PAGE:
Originally written on MaizeAndGoBlue  |  Last updated 11/14/14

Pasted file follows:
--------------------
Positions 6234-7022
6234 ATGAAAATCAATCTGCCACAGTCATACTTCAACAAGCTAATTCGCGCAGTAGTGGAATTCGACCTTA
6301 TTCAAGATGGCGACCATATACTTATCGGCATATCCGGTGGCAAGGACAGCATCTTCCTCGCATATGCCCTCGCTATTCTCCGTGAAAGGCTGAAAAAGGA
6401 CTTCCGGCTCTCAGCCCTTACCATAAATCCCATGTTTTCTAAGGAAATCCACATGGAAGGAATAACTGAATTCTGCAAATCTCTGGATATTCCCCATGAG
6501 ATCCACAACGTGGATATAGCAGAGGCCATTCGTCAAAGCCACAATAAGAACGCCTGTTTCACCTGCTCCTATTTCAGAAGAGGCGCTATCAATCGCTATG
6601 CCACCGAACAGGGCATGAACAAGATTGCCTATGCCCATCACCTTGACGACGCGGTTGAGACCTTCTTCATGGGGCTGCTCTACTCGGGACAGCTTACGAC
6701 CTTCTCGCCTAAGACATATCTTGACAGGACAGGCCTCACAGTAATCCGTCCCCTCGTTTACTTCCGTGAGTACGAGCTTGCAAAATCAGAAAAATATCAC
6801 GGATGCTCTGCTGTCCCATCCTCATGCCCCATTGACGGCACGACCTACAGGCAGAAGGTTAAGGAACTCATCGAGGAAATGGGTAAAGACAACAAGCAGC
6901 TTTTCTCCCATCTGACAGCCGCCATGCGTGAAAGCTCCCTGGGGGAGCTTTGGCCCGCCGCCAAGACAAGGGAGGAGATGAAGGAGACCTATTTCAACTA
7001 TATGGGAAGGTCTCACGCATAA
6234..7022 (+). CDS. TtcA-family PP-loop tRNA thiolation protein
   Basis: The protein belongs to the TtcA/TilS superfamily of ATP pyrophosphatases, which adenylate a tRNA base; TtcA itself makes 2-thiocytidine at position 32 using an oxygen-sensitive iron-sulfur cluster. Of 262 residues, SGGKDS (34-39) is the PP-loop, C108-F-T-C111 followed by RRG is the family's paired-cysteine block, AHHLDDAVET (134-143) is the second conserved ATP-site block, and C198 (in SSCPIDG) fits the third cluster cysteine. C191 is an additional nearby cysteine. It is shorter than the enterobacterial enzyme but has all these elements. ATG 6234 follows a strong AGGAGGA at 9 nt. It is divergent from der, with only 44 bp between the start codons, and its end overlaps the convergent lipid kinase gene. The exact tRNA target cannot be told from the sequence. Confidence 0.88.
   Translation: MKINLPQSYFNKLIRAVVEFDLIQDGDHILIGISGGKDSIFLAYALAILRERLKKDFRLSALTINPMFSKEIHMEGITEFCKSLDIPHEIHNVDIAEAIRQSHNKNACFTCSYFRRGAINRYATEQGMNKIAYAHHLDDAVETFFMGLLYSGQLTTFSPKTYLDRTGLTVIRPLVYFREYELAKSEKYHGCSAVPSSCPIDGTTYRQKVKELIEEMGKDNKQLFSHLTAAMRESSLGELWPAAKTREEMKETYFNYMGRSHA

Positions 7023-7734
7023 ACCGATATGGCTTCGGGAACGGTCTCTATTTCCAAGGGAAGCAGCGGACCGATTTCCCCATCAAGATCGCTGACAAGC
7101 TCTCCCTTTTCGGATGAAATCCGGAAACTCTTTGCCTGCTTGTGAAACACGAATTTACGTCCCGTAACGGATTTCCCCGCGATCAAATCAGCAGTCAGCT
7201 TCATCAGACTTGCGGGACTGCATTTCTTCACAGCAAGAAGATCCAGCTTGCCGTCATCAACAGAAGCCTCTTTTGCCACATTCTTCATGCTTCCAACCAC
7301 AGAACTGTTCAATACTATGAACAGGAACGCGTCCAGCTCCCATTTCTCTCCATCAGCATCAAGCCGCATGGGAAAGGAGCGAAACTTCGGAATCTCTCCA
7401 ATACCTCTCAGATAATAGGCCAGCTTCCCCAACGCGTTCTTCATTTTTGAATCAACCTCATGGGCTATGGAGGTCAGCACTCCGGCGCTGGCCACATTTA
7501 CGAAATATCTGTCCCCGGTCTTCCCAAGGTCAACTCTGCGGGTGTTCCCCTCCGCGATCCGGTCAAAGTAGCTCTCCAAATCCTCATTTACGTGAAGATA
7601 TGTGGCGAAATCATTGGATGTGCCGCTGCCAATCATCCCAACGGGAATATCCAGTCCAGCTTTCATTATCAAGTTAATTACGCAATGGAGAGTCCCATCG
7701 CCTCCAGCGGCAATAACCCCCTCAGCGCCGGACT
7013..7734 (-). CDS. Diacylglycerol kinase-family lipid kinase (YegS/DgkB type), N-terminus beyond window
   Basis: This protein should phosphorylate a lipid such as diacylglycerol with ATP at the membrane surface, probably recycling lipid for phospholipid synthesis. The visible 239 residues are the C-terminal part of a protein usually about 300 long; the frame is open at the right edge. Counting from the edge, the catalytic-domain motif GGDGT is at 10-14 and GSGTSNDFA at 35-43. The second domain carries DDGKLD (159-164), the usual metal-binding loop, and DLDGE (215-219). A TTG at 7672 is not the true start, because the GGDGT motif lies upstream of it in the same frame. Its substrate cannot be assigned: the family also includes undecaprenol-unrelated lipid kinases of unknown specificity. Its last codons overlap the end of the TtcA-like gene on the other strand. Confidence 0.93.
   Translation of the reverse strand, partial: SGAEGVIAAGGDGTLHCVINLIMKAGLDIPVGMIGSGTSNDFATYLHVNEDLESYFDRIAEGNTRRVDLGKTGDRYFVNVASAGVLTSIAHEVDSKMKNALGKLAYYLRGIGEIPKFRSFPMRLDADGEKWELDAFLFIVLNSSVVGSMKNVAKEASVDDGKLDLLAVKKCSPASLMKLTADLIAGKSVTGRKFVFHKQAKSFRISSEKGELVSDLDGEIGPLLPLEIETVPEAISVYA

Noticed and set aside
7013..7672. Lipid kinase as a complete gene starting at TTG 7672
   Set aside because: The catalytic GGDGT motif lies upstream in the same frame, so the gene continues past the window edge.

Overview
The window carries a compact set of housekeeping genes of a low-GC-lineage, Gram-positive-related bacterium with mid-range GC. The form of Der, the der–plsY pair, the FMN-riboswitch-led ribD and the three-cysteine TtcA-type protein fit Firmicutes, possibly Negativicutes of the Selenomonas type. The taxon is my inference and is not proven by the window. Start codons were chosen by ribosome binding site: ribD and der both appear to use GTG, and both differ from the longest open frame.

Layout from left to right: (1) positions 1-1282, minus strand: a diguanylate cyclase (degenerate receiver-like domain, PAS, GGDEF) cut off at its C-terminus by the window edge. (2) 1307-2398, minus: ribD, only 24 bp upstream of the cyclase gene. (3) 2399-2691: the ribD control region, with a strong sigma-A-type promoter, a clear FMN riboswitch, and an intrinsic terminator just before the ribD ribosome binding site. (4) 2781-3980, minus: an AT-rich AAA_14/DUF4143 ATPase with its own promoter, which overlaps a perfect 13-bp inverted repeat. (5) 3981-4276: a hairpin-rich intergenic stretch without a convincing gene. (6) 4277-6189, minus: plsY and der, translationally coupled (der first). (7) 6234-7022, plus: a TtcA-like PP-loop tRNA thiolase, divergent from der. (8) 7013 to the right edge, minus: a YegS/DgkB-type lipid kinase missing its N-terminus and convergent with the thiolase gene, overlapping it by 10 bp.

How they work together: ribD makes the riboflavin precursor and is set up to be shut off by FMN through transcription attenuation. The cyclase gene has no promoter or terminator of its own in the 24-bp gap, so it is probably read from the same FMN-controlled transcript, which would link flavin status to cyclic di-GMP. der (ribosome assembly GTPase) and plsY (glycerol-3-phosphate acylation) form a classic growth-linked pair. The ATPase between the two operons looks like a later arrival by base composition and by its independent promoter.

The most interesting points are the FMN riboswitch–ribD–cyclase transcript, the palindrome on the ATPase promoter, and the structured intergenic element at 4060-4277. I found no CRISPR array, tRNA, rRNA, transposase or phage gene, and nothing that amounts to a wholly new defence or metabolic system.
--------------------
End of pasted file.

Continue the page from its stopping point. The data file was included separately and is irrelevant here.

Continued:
With the regular season just around the corner and Michigan’s first exhibition game tonight, let’s take a look at the Wolverines’ preseason First Team All-American, Trey Burke, as we wind down our player previews. You can view previous player previews here. Trey Burke JorNumber: 3 Class: Sophomore Major Undecided Measurements: 6’0″, 190 pounds Hometown: Columbus, Ohio High School: Northland High School Position(s): Point Guard Career Stats: PTS REB AST STL TO BLK MIN FG% 3-Pt% FT% 2011-12: 14.8 3.5 4.6 0.9 2.8 0.4 36.1 43.3 33.8 74.4 Career Avg: 14.8 3.5 4.6 0.9 2.8 0.4 36.1 43.3 33.8 74.4 Career Highs: Points – 30, Rebounds – 7 (4 times), Assists – 9 (twice), Steals – 3, Blocks – 2 (twice), Minutes – 45 (3 times) Career to Date: Trey Burke came to Ann Arbor as a small, little-known high school point guard, a slightly above-average three-star out of Columbus who had committed to Penn State before re-thinking his decision and picking Michigan over Cincinnati. He would have big shoes to fill his freshman year after Darius Morris bolted to the NBA following a sensational sophomore season, clearly catching head coach John Beilein off-guard. Burke led Michigan in scoring as a freshman. Can he keep it up this year? (AP photo) Five months after stepping onto Michigan’s court for the first time, Burke was clearly the best player on a team that earned a four-seed in the NCAA Tournament and split the Big Ten championship. Darius Morris’s shoes had been filled. Perhaps Burke was underrated his whole high school career because he played in the shadow of Jared Sullinger, a former Ohio State star, a current Boston Celtic, and Trey Burke’s best friend. Northland was dominant with Sullinger, Burke, and two to three others currently playing in Division 1, but no one really thought Burke would turn out to be a dominant individual player at the next level. Though he led his high school team to a state championship, a state-runner up, and a 97-5 overall record in four seasons (including a nearly unprecedented 57-0 City League record), he was too small, not a good enough shooter, and not talented enough on his own to star. In one season, however, Trey proved all his critics wrong. Within weeks of Michigan’s second-round loss to Ohio in the NCAA Tournament, Burke was contemplating a move to the NBA, a testament to just how far he had taken his game. It was to the point at which the NBA was a serious thought, and probably his choice, but some persuasion from his coaches and parents secured his commitment to stay at Michigan for at least one more season, a season that many predict will be his last in college. After carrying the Michigan team last year, Trey should have some more weapons around, and he will certainly need to use them considering the extra attention he is sure to receive. And even if his scoring numbers dip, the now nationally-known point guard could easily be more effective overall in a distributing role. If Burke continues to improve and fill up the stat sheet, this probably will be his last season in Maize and Blue, and rightfully so. The question, however, is not how far can Michigan take Trey Burke, but how far can Trey Burke take Michigan? What He Will Provide: 1. Scoring: Burke led this team in scoring last year by putting the ball in the hoop in a variety of ways. From outside shooting to mid-range jumpers to killer drives, Burke simply knows how to score, and he will be expected to score in bunches again this season. Michigan will have plenty of guys that can put points on the board, but look for Trey to be near the top of the scoring list again. There is really nothing he can’t do on the offensive end to get buckets, and with the offseason work Burke put in, he’s going to be deadly again. And while Trey can score seemingly at will at times, it is in clutch situations that he really comes through with the big shot or nice drive. 2. Offensive Facilitation: There is no question that Michigan’s offense is going to run through Trey Burke once again this season, no matter how many different playmakers there may be. John Beilein has a system, but he tweaks it to fit his personnel. When his team has a superstar point guard and not a whole lot else in terms of ballhandling, Beilein is going to put the ball in his point guard’s hands, meaning Burke should be controlling the ball for at least one quarter to one half of the time in Michigan’s possessions. Burke’s assists numbers were very good last year, and they could rise even higher this year as teams commit to stopping him from shooting. His drives will continue to open up passing lanes and his lethal shot should leave teammates open in the corners as defenders crash on him. Burke played a lot of minutes last season and will have to avoid getting worn down (photo by Damen Jackson, Icon SMI) 3. Leadership: Beilein recently said that this team’s captains will be voted on by the players, but even those veterans not tabbed as captains will be expected to provide leadership. It wouldn’t surprise anyone if Burke was picked as a captain, but even if he is not, he will be certain to provide a more vocal presence on the court and in the huddle. Zack Novak mentioned last year that he was grooming Trey to become a leader; when you learn from the best, things usually turn out well. What He Will Have to Improve: 1. Decision-making: Burke’s 1.7 assist-to-turnover ratio is certainly nothing to stick your thumb up at, but with his skill set, abilities, and basketball IQ, Trey could bring that number over 2.0 with a great season. He turned the ball over a little too often when using the pick-and-roll that will be deployed frequently again this year and also seemed to hold onto the ball a little late into the shot clock at times before looking for a teammate or bailing himself out with an isolation or pull-up attempt. This season, look for Burke’s hard work to pay off, and with another year in Beilein’s system, he should be able to improve his decision-making and play more within the flow of the offense. If there was one fault to Trey’s offensive game last season, it was his tendency to dribble down the court and pop the three without thinking twice when he sensed that the team needed a big shot. He probably took that same shot five times in Michigan’s final game of last season against Ohio and failed to get the team back in it. In similar situations from now on, Burke needs to learn that he can’t always get Michigan back in a game with one shot. 2. Defense: By no means was Trey Burke a slouch on the defensive end of the floor last season, and he will probably never be a lock-down defender because he isn’t the biggest guy on the court, but with the loss of Stu Douglass’s perimeter defense, Trey would be wise to focus on shutting down the other team’s point guard and letting his own offense come naturally. 3. Efficiency: When any college player takes 409 shots in one season, it’s going to be tough to make an extremely high percentage of them, but Burke could boost his 43.3 FG% mark and 34.8 3P% by a couple points each if he takes smarter shots and improves his shot by the slightest of margins. The added playmakers on offense will hopefully lead to some open lanes for Burke to roam. If teams are forced to guard all five Michigan players on the court, Trey’s efficiency numbers should see some improvement. Burning Question: How many minutes will Trey Burke play? It was no secret near the end of last season that Burke was starting to lose his legs. Beilein admitted that he probably played him a bit too much, noting that because of a lack of options he would simply call a timeout when Burke got tired instead of giving him an extended rest; with the addition of Spike Albrecht, this shouldn’t be too big of an issue, but Trey is certain to still see more than 30 minutes a game. Beilein will ride his horse as long as he can, being careful to not wear him out down the stretch, but there’s a fine line between tired and worn out; Beilein will try to keep him to the former at the worst while giving him rest when it’s needed. Favorite Big Ten Opponent: Minnesota – 28.5 points, 2.5 rebounds, 3.0 assists, 1.0 blocks, 1.5 steals, 2.0 turnovers, 41.5 minutes per game in two games against the Golden Gophers. Going Forward: If I had only one word to describe Trey Burke’s game, I would choose “smooth.” Trey is simply a pure and natural basketball player that looks so comfortable with the ball in his hands at any time during the game. He is going to be the on-court leader of this team and will determine how far Michigan can go. A huge season for Trey likely means a deep run in March for the Wolverines, but if he sees a sophomore slump, Michigan could find itself underachieving massively. Stat Predictions: 15.0 points (44.8 FG%, 37.0 3-Pt%, 81.2 FT%), 3.3 rebounds, 5.7 assists, 1.0 steals, 2.2 turnovers, 0.4 blocks in 35 minutes per game.